The Pistons were close last season – they finished 11th in defensive rating – and Van Gundy can tick off a fistful of ways for improvement. It starts with doing a better job of cutting off dribble penetration and with Andre Drummond becoming a menacing rim protector.

But an equally important component in an age of dynamic wing scorers across the NBA will be developing comparably dynamic wing defenders. Van Gundy knows he’s got one in hand in Avery Bradley and believes in the potential and willpower of Stanley Johnson to elevate himself to a similar plane.

Bradley was voted to the All-Defense first team in 2016 and missed last season only because injuries cost him 27 games. Much as Van Gundy used Kentavious Caldwell-Pope to guard many point guards, he’ll use Bradley similarly.

“Our plan would be that he would guard the best guard most every night, whether it’s the one or the two,” Van Gundy said of Bradley, a seven-year veteran who came to the league as a No. 1 pick after one season at Texas already cited for his defensive chops.

Van Gundy plans to use Johnson in a similar way, guarding the opposition’s best offensive forward. At 21, Johnson enters his third year coming off a disappointing season, but he’s had a positive summer by all accounts, training at the California-based P3 facility with a focus on conditioning and flexibility. He’ll need to shoot better than he did last season, when Johnson connected on just 35 percent of his shots and 29 percent of his 3-point tries, but Van Gundy wants his focus to be at the other end while he finds a niche offensively.

“Stanley’s got to latch on to what he does well right now and what he can be is an elite-level defender, an elite-level rebounder for a wing guy and he’s shown he can make the corner three and then build his offensive game from there instead of taking an approach that he wants to do it all in one step and just be a star,” Van Gundy said last month.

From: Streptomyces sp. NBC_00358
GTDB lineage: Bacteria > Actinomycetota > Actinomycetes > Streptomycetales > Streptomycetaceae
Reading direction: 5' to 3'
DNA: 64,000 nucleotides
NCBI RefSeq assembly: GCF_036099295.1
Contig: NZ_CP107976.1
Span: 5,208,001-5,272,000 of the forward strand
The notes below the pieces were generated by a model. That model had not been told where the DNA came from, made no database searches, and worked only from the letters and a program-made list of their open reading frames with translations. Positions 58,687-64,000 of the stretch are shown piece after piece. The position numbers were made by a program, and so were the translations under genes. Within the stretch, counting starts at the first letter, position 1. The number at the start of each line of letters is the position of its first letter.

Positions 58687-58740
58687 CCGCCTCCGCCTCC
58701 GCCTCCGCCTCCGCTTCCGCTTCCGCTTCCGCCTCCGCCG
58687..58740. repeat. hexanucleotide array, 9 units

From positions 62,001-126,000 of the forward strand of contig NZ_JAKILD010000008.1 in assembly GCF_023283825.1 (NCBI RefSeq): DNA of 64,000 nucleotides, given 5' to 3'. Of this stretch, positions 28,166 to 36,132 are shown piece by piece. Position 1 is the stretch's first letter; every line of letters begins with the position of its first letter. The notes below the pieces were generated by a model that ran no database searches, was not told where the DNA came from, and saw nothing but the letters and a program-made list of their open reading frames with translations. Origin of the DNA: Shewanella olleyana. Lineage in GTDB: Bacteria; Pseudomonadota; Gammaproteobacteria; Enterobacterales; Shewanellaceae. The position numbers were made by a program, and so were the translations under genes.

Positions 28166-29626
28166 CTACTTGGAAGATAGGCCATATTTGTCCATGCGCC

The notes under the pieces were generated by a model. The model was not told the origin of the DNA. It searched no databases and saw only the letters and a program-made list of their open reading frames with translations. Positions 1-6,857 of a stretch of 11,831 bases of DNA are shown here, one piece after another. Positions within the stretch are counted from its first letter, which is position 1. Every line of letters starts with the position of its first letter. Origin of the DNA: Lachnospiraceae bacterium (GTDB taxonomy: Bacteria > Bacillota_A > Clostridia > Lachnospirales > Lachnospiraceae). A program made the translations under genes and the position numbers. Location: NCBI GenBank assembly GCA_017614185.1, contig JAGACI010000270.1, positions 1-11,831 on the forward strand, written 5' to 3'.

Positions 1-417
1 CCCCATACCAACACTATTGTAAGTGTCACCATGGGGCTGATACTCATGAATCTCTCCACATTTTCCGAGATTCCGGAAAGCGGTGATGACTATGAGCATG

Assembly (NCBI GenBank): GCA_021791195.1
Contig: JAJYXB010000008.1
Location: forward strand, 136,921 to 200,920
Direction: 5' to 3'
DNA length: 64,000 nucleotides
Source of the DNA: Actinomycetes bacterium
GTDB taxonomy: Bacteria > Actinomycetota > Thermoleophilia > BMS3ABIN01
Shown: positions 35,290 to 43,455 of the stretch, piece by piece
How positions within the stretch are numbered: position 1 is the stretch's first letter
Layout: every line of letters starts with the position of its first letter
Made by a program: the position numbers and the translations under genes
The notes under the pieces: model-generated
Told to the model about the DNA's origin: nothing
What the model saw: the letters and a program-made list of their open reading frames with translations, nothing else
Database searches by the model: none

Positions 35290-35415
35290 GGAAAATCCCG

To accommodate Van Gundy’s plan to have Johnson guard the opposition’s top forward – and given the growing fondness across the league for playing smaller with more shooters and ballhandlers – it’s possible Johnson winds up playing often against power forwards. That will create opportunities for Van Gundy to use Reggie Bullock or Luke Kennard at small forward – or even go with Bradley and Langston Galloway at the two wing positions along with either Reggie Jackson or Ish Smith at point guard.

“The way people play smaller now, there are going to be times where you would play out there with Avery and Luke or Avery and Langston as your two and three because people aren’t playing big threes all the time,” Van Gundy said. “We’ve got guys who are physically strong, can play bigger people, so I think we’ll be able to play small a lot. We’ve got to find out as we go, but all those wings I would lump in – Bullock, Luke, Langston, Avery and Stanley.

“We can play either with two of those wing guys or one of those wings and Stanley or Tobias. Could even be Stanley at the two some with Tobias at the three and be bigger. We’ve got a lot of flexibility. We’re really deep on the wings. The competition for minutes will be good.”